These risks are not something speculative. In 2006, a landmark incident occurred in Germany – the first ever case of mass intoxication with silicate nanoparticles, which were part of a spray for cleaning baths and sinks. About 70 people were poisoned, and six of them were hospitalized with pulmonary edema. As a result, the entire batch of funds was withdrawn from the market. But the lesson of this story is different – all new products manufactured using nanotechnology should be carefully checked for safety. Especially when it comes to food or cosmetics.
One of the important directions is the use of nanotechnology in food production. For example, the use of nanoscale forms of trace elements. The expediency of this is determined by the fact that there is a problem of a small interval between the necessary and toxic levels of their consumption. New forms allow it to be solved for a number of minerals that are indispensable in nutrition – iron, selenium, zinc, etc. Nanoincapsulation makes it possible to overcome the incompatibility of various nutrients, for example, copper and vitamin C. It also increases the bioavailability of many substances, protecting them from the effects of gastric juice. Nanoparticles can also be used as preservatives, fillers, dyes, flavors and other food additives. And the use of nanotechnology for the manufacture of food packaging materials allows you to increase the shelf life of products, preventing their contamination by microbes by reducing the size of pores or increasing the absorption of UV rays.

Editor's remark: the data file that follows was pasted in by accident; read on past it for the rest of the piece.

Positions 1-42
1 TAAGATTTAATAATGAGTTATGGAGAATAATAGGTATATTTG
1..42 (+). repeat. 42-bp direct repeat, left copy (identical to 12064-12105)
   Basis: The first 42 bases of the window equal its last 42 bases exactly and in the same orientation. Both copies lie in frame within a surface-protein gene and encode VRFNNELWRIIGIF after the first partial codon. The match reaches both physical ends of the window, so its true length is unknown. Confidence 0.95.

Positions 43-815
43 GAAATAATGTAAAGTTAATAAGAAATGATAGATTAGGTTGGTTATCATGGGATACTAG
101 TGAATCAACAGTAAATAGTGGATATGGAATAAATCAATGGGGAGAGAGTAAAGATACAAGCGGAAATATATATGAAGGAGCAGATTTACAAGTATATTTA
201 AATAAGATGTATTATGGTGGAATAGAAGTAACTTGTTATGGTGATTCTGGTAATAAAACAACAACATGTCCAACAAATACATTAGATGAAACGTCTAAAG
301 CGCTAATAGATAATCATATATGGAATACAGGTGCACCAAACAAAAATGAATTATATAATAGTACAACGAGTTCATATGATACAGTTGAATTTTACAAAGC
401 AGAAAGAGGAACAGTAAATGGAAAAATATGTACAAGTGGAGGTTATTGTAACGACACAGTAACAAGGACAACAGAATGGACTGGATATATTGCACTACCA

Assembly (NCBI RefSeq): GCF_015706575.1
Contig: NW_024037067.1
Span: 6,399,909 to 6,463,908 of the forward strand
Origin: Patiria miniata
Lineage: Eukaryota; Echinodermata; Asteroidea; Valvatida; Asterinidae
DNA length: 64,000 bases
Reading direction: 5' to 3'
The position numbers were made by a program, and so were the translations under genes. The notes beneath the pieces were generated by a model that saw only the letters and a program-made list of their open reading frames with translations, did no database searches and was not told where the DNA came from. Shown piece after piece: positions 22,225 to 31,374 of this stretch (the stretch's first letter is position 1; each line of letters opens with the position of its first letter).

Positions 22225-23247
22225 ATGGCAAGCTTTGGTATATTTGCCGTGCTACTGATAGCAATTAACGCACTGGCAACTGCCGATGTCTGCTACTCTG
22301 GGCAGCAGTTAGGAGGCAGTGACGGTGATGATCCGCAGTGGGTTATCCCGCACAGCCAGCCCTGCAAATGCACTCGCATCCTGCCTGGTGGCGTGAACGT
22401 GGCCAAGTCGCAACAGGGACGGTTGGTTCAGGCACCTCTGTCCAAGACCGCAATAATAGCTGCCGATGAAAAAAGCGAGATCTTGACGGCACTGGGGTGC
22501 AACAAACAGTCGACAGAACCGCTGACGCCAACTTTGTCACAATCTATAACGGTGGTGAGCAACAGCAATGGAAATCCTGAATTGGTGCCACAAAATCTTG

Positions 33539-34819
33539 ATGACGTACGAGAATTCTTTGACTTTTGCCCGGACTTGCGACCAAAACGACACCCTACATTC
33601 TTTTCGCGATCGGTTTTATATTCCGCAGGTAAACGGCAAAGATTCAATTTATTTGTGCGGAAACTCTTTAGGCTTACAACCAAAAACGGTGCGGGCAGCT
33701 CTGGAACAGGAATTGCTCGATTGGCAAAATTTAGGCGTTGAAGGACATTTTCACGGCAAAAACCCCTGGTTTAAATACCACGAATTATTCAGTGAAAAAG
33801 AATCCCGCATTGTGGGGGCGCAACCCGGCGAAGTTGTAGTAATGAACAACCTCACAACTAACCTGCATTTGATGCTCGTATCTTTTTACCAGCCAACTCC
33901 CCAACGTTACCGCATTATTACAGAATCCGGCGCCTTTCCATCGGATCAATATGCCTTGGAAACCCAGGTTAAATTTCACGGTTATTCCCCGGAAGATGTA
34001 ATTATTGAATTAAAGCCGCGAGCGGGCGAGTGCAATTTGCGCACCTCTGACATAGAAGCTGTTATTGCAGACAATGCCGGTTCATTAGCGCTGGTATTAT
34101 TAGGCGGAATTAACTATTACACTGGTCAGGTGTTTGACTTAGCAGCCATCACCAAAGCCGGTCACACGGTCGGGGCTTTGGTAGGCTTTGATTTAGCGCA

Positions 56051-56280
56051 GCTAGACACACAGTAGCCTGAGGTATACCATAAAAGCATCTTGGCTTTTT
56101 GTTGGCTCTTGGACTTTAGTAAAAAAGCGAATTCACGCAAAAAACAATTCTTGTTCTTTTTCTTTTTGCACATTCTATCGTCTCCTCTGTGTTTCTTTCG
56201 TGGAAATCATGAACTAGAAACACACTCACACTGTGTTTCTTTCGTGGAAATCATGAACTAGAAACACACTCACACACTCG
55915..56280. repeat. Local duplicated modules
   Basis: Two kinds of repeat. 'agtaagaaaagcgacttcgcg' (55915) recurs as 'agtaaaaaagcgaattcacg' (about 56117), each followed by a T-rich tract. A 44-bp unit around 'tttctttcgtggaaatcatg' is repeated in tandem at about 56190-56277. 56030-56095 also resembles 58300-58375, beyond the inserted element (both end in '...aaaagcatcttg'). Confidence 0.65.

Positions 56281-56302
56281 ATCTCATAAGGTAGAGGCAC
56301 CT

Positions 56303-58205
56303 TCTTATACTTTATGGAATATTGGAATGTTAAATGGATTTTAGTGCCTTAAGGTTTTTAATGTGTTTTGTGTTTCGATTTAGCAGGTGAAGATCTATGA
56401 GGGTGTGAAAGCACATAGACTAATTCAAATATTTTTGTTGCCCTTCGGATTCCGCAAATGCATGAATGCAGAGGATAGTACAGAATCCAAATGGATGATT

The process of mastering these technologies by the food industry is still at the very beginning. Today, about 30 nanoproducts of the food industry are present in the register maintained by the Institute of Nutrition of the Russian Academy of Medical Sciences. These are actually food products, biologically active food additives, and packaging materials for it. However, the forecast of the development of this direction, which was compiled by the institute's specialists on the basis of determining the number of patent developments in this area awaiting their practical implementation, shows that since 2013 we are waiting for an avalanche–like growth of food nanoproducts - the bill will go to at least hundreds.